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Dog By Dog is a film documentary that, when released, will shake up the commercial puppy breeding industry in the U.S. and beyond. It exposes a network of power and money that views companion animals, our pet dogs, puppies, as nothing other than a commercial, agricultural crop.

Across human history, dogs have never before been treated in the way they are today as products. Uniquely, they have co-evolved alongside us to live as our companions, not as livestock. The puppy mill industry trashes this relationship and inflicts damage on those trapped in a modern industry kept in place by a network that sees and treats them as nothing other than breeding machines. Although the film is focused fully on the United States puppy mill business, the issues it investigates in a system where dogs suffer for years, some their entire lives, are common to many countries around the world.

Millions of Profitable Puppies

Figures from the Humane Society of the United States estimate that each year in the U.S., between two to four million puppies are bought whose lives originate in the 10,000 or so puppy mills found in the country. Puppies that are bought online or in pet stores by people who may not know that the cute, irresistible, puppies leave behind parents who experience nothing but neglect, cruelty and unimaginable physical and emotional trauma, for years. The puppy mill business is all about maximizing profits, which means keeping costs to a minimum; care, food, shelter, human contact all costs money: they are kept to a minimum.

While thousands of puppy mills are not inspected nor regulated, conditions found in those that are, by the U.S. Department of Agriculture (USDA), are shocking. Shocking that is, to those who see dogs as companions, not a product. Even legally compliant USDA licensed breeders, house dogs, in some cases, hundreds of dogs in single facilities, in small wire cages. Cages. Imagine the puppy, bought to live in the home, to be loved as one of the family, leaving his mother behind in a tiny wire cage that she will never escape alive. And that is legal.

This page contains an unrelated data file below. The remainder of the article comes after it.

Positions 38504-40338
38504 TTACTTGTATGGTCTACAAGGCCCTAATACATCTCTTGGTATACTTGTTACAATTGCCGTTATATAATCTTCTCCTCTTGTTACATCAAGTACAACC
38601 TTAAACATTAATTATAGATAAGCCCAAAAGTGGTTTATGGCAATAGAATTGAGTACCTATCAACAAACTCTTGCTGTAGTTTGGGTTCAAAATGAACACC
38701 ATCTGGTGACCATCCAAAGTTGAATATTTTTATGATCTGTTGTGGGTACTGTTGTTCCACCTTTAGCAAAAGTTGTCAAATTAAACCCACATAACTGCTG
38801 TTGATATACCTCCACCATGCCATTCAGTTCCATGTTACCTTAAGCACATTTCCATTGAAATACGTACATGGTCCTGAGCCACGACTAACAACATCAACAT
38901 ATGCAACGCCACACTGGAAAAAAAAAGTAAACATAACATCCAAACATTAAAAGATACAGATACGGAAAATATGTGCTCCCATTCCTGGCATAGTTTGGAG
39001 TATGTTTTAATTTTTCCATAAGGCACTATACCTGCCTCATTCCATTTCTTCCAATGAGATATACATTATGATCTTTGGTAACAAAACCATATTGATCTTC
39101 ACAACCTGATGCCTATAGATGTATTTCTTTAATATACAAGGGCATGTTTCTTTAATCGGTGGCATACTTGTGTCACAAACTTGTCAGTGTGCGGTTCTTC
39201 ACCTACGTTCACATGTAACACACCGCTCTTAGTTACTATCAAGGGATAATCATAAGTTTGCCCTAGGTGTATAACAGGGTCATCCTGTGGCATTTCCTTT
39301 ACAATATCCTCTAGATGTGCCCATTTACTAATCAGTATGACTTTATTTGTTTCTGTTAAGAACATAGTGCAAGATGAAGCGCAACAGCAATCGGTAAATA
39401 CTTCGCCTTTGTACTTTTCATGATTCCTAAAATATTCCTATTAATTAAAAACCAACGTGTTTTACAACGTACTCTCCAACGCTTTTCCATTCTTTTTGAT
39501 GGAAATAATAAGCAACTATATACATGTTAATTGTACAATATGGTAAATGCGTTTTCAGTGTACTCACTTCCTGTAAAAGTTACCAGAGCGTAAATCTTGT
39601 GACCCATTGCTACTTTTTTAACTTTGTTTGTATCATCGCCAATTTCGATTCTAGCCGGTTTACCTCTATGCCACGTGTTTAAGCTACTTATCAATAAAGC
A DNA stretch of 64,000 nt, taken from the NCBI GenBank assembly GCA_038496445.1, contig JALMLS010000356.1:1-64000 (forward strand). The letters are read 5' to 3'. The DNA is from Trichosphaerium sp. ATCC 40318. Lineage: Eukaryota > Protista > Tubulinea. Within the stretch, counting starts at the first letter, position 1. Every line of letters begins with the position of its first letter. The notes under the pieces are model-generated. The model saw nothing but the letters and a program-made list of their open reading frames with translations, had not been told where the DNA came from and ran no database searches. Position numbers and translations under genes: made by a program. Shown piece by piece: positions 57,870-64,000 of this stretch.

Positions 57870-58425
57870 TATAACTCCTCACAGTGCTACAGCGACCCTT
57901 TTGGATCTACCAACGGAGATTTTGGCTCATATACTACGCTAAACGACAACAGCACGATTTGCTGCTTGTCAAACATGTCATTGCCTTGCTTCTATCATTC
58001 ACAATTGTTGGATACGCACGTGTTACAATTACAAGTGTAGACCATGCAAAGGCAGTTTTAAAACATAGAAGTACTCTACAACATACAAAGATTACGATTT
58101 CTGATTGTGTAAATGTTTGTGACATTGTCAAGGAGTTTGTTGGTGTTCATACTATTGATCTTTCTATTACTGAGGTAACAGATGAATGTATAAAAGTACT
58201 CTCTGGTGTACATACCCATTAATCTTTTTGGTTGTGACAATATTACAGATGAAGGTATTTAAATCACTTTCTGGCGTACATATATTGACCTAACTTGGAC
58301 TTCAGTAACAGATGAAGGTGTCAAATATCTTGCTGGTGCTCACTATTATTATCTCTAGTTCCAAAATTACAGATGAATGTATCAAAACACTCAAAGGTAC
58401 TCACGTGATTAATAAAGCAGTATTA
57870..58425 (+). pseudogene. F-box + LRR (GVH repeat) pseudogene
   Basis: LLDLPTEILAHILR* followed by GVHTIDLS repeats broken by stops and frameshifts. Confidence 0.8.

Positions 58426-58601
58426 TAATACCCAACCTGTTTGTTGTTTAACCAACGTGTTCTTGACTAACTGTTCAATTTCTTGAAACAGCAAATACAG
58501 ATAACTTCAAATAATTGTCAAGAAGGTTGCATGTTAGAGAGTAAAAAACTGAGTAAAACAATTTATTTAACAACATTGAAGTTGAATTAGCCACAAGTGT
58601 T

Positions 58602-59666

Dog by Dog

The Pet Store Connection

The pet stores where the puppies are shipped to, sometimes thousands of miles away, will not tell the puppy buyers any of this, of course. They may say their puppies come from inspected facilities, from breeders not puppy mills. All is quite possibly true. USDA inspected, licensed, facilities, can house hundreds of breeding dogs in small cages. Whether called a breeder or a puppy mill, the dogs don’t care. They don’t play with words.

In fact, they don’t play at all. They breed and they suffer.

That is their life for as long as it lasts. And their puppies get sold in pet stores and online. No breeder who cares about the lives they create, rather than the money they can make, will sell their puppies this way. They care where their puppies are going to be spending the rest of their lives and they care about the parent dogs. A pet store cares about the sale, about the “crop” that has now become the “stock.” It is a business, nothing more.

 Dog by DogRay Tsang/Flickr

What do Puppies and the Agricultural Industry Have in Common?